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High school students qualify for national conference after competing at NMSU

Forty-five students from across New Mexico have qualified for the national Educators Rising conference in Boston this summer after competing at the state conference, which took place last month at New Mexico State University.

Photo of three people posing for a selfie
David Morales (center), the 2016 New Mexico Teacher of the Year and a history teacher at Mayfield High School, poses with Kelsey Armijo (right), a teacher at Mayfield High School, and Christina Diaz, a senior at Mayfield, at the New Mexico Educators Rising State Student Conference in February. (NMSU photo by Adriana M. Chavez)

About 100 high school students attended the first New Mexico Educators Rising State Student Conference, hosted by NMSU’s College of Education at the Corbett Center Student Union. Students participated in 11 competitions at the state conference, including Children’s Literature and Lesson Planning. Students who placed in the top five of each category qualified to attend the national conference June 24-27.

Karen Trujillo, director of K-12 Outreach for The Alliance for the Advancement of Teaching and Learning at NMSU and one of the organizers of the state conference at NMSU, said she hopes at least 20 of the students who qualified to attend the national conference will be able to attend. The students who qualified are raising funds to pay for the trip.

High school students from school districts in Aztec, Questa, Pecos, Magdalena, Espanola, Santa Fe, Albuquerque, Carlsbad, Gadsden, Bernalillo, Deming and Las Cruces attended the state conference, along with teachers from Roswell, Rio Rancho and Cuba who wanted to explore the Educators Rising organization, Trujillo said.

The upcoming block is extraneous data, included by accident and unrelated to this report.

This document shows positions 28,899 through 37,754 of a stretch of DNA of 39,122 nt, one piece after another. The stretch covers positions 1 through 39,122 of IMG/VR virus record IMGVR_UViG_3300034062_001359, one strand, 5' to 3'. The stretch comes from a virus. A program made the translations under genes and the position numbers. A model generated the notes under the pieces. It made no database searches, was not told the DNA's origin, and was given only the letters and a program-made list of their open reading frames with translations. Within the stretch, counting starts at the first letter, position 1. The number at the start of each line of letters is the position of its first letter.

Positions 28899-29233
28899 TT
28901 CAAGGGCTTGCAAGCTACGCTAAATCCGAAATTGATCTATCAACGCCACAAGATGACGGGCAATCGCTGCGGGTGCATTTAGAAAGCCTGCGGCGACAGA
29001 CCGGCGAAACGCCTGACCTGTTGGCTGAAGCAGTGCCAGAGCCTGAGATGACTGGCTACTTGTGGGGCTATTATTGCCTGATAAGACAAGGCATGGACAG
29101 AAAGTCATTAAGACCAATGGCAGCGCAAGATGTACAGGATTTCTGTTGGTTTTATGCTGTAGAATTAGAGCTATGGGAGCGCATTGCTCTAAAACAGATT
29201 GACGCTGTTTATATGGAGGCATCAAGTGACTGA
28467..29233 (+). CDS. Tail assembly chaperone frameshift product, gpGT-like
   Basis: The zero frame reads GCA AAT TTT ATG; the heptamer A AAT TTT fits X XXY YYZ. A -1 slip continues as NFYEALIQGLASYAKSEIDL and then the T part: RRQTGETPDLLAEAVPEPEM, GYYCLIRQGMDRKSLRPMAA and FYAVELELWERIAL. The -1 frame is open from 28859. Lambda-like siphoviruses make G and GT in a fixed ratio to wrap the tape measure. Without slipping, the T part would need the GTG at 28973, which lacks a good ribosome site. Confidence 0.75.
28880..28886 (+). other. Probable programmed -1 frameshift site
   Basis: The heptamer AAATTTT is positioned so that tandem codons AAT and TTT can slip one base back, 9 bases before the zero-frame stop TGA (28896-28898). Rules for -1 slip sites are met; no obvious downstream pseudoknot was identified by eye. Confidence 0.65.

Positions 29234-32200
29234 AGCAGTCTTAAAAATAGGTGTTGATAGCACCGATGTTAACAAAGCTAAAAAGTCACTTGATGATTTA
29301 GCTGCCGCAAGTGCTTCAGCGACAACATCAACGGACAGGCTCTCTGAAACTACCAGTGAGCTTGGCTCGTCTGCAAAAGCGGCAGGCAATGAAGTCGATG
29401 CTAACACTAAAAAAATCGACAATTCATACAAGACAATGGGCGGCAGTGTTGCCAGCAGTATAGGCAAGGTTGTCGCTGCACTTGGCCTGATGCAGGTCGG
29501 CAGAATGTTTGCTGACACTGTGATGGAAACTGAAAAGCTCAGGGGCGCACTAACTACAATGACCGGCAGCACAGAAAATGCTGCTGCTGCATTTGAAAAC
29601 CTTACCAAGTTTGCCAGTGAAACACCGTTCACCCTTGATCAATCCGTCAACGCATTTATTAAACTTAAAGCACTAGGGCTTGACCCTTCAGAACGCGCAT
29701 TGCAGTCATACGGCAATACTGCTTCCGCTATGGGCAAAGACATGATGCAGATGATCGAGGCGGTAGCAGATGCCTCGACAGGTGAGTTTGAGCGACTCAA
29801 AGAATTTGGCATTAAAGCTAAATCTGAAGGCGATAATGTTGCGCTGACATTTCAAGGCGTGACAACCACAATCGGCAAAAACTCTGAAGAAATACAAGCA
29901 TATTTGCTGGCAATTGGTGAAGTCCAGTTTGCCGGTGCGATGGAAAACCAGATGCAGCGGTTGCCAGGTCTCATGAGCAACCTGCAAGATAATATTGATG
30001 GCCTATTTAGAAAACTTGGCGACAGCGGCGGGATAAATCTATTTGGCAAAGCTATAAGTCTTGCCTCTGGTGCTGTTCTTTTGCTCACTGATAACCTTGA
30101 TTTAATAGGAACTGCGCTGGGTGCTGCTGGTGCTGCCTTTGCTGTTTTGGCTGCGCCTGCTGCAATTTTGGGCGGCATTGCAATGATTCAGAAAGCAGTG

State Sen. William Soules spoke at the awards ceremony, and 2016 New Mexico Teacher of the Year David Morales delivered a keynote speech. Representatives from the University of New Mexico, NMSU, Western New Mexico University and Eastern New Mexico University were available at the conference to answer questions about their programs. Betty Patterson of the National Education Association New Mexico and NMSU College of Education Dean Donald Pope-Davis also attended the conference.

“I think it sets what I believe is an important tone about rising up for the opportunities that teachers play and the role that you can play in our state and our community,” Pope-Davis said during his opening remarks at the conference.

Educators Rising is an organization that encourages high school students to consider careers in education. Morales gave an inspiring keynote speech at the NMSU conference telling students that although teaching has its ups and downs, it is a rewarding and important profession.

“I’m not the best teacher. I will say that out loud and proud,” Morales said during his speech. “But I have been chosen as a representative for teaching because I want to uplift our profession and make people remember why they need us.”

During the conference’s closing ceremony, Soules, a former teacher and school administrator, told students at the conference that they shouldn’t give up on their aspirations to become educators even if others tell them to explore a career other than teaching.

“Don’t let people talk you out of what your dream is because you’re too smart,” Soules said during the conference. “We need the best and brightest in education.”

New Mexico Cooperative Education Services was the major sponsor for the conference along with the Alliance for the Advancement of Teaching and Learning.

For more information about Educators Rising NM or how to start a chapter in your school, pleae visit http://educatorsrisingnm.nmsu.edu or contact Trujillo at ktrujill@nmsu.edu or 575-646-1555.